The use of eDNA as well as our approach have some limitations to consider. For example, PCR inhibition occurs under high concentration of organic compounds that includes humic and fulvic acids (Wetzel, 1992; Albers et al., 2013; McKee, Spear & Pierson, 2015). eDNA can also be degraded by distance traveled, pH, and UV radiation inducing false negatives (Jane et al., 2015; Klymus et al., 2015; Strickler, Fremier & Goldberg, 2015). It is recommended that for early detection surveys, additional replicates are included when results are positive to confirm presence or when false negatives may occur due to low abundances (Rees et al., 2014; Goldberg et al., 2016; Clusa et al., 2017). In our study, the use of one replicate is a limitation, however, our approach incorporates additional samples within the same proximity (40 m) which increases our chances of detection given the patchy distribution of mud snails. We encourage further research to consider mud snail-specific study designs before any broader survey implementation. We did our best to minimize our study limitations by including filtration and DNA extraction in situ. Specifically, we decreased the prevalence of inhibitors by using a negative pressure pump system that helps to reduce large particulates on the filter membrane. The 3% inhibition rate in our study is comparable to Nguyen et al. (2018) and lower than others (Sepulveda et al., 2018; Thomas et al., 2019). We incorporated a settling step to decrease PCR inhibition over space, however, further refinement may be needed pending different environmental conditions and or a pilot study to confirm sampling protocols.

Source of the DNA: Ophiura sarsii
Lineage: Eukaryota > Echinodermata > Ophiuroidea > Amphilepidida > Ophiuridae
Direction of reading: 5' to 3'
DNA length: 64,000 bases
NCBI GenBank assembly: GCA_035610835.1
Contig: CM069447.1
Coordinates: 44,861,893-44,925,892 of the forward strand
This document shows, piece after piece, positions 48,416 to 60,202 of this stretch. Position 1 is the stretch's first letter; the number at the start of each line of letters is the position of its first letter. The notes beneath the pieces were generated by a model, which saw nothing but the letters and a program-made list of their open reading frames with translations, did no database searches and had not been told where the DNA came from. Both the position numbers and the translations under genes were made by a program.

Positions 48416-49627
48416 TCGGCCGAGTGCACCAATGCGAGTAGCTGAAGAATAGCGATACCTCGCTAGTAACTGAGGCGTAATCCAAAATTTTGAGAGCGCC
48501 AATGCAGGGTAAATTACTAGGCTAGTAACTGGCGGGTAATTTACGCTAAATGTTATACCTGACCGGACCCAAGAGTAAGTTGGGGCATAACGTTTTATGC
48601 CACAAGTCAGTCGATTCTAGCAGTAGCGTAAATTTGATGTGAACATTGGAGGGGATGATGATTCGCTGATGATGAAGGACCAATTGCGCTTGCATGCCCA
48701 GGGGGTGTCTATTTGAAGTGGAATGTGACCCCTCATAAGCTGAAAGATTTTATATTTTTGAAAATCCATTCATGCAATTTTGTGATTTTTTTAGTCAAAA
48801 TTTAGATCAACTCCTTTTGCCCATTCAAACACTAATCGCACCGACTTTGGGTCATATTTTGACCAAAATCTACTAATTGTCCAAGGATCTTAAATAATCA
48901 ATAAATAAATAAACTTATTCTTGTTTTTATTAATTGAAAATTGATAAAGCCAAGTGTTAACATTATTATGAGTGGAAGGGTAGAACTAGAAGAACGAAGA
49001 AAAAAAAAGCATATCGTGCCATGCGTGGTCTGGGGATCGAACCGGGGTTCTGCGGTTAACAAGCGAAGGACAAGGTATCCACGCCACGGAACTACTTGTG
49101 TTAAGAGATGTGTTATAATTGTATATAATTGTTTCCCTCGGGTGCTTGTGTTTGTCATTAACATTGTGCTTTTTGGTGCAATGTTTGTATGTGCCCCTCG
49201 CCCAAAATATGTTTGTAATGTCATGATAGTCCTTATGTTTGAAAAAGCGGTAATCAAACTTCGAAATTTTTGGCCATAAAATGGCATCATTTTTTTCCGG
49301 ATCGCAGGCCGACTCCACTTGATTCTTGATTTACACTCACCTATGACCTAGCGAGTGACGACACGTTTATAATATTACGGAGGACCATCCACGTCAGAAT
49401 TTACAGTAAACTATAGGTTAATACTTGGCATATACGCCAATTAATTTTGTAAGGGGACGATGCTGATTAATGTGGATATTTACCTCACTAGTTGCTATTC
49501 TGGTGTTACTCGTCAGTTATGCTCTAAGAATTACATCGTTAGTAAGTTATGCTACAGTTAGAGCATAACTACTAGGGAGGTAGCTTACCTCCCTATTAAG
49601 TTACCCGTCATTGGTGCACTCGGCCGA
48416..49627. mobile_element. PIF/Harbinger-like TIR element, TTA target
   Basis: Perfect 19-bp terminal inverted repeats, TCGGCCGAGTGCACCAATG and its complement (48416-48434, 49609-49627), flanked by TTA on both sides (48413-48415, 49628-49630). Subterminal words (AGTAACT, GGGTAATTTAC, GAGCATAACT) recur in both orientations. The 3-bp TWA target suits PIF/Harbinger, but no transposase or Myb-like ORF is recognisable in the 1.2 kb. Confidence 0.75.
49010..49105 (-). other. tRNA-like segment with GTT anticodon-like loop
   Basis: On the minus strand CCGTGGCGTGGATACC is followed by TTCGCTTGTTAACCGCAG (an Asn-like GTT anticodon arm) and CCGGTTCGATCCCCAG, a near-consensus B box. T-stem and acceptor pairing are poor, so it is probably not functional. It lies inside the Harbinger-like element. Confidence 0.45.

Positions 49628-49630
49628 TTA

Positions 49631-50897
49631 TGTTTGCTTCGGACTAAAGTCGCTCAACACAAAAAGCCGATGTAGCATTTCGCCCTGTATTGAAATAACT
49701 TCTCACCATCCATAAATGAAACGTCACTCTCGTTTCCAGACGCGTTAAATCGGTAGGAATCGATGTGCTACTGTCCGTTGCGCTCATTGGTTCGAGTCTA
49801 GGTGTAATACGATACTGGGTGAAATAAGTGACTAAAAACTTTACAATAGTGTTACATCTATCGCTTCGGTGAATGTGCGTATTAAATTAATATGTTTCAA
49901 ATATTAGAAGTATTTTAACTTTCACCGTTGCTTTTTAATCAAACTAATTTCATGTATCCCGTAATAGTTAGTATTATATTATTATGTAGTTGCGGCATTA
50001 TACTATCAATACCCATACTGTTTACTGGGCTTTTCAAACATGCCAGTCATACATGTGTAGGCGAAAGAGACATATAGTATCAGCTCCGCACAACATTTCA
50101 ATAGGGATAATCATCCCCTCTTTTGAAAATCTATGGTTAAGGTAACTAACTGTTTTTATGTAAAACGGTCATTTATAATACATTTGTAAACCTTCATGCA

Early detection of species in low numbers or that are elusive such as non-native species using eDNA is critical for managers to respond with the best strategy to prevent environmental degradation (Pluess et al., 2012; Anglès d’Auriac et al., 2019; Penaluna et al., 2021). There are still many questions about best practices of using eDNA to detect invasive species in freshwaters. For example, eDNA production rates can vary among differing species, densities, age classes, and seasonal changes (Maruyama et al., 2014; Sassoubre et al., 2016). In streams, transport, settling, and dilution can affect detection probabilities and it is documented that eDNA detections can occur up to 12 km downstream (Deiner & Altermatt, 2014). Understanding the habitat and species-specific environmental traits where eDNA sampling is conducted will help natural resource managers choose specific sampling strategies to be deployed to increase success in early detection of invasive species.

Conclusions

We show that the eDNA field platform used here can detect mud snails within a rapid response time (∼1 h). This equipment is less expensive for long-term management practices, does not require lab-based equipment or specialized personnel to manipulate samples and report results. Utilizing the eDNA field platform is a promising tool in natural resource managers tool bags for battling the forefront of aquatic invasions.

Supplemental Information

Raw sampling data

Cq values, starting quantity values, water temperature, water conductivity, and the number of visually identified individual mud snails.

DOI: 10.7717/peerj.11835/supp-1